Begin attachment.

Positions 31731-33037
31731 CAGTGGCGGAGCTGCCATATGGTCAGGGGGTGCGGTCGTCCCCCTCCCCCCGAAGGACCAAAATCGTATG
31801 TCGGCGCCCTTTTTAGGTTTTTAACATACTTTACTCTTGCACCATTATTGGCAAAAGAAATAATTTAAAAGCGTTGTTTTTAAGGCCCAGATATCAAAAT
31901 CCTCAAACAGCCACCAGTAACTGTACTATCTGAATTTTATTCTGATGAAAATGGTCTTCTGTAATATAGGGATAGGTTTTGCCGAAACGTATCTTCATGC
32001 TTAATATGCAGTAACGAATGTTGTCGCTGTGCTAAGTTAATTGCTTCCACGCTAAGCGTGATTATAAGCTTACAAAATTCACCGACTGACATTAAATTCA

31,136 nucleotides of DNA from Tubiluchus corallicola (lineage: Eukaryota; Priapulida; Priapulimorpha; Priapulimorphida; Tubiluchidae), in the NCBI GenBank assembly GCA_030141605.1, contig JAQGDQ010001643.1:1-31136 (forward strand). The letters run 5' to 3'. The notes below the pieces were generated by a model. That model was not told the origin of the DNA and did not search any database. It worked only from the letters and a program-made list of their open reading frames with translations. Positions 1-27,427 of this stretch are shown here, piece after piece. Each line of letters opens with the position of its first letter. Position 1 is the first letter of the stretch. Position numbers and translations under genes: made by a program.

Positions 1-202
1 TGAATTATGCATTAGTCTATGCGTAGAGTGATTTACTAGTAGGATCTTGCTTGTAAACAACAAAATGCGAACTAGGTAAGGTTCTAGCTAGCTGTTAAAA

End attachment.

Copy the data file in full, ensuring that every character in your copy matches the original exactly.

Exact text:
Positions 31731-33037
31731 CAGTGGCGGAGCTGCCATATGGTCAGGGGGTGCGGTCGTCCCCCTCCCCCCGAAGGACCAAAATCGTATG
31801 TCGGCGCCCTTTTTAGGTTTTTAACATACTTTACTCTTGCACCATTATTGGCAAAAGAAATAATTTAAAAGCGTTGTTTTTAAGGCCCAGATATCAAAAT
31901 CCTCAAACAGCCACCAGTAACTGTACTATCTGAATTTTATTCTGATGAAAATGGTCTTCTGTAATATAGGGATAGGTTTTGCCGAAACGTATCTTCATGC
32001 TTAATATGCAGTAACGAATGTTGTCGCTGTGCTAAGTTAATTGCTTCCACGCTAAGCGTGATTATAAGCTTACAAAATTCACCGACTGACATTAAATTCA

31,136 nucleotides of DNA from Tubiluchus corallicola (lineage: Eukaryota; Priapulida; Priapulimorpha; Priapulimorphida; Tubiluchidae), in the NCBI GenBank assembly GCA_030141605.1, contig JAQGDQ010001643.1:1-31136 (forward strand). The letters run 5' to 3'. The notes below the pieces were generated by a model. That model was not told the origin of the DNA and did not search any database. It worked only from the letters and a program-made list of their open reading frames with translations. Positions 1-27,427 of this stretch are shown here, piece after piece. Each line of letters opens with the position of its first letter. Position 1 is the first letter of the stretch. Position numbers and translations under genes: made by a program.

Positions 1-202
1 TGAATTATGCATTAGTCTATGCGTAGAGTGATTTACTAGTAGGATCTTGCTTGTAAACAACAAAATGCGAACTAGGTAAGGTTCTAGCTAGCTGTTAAAA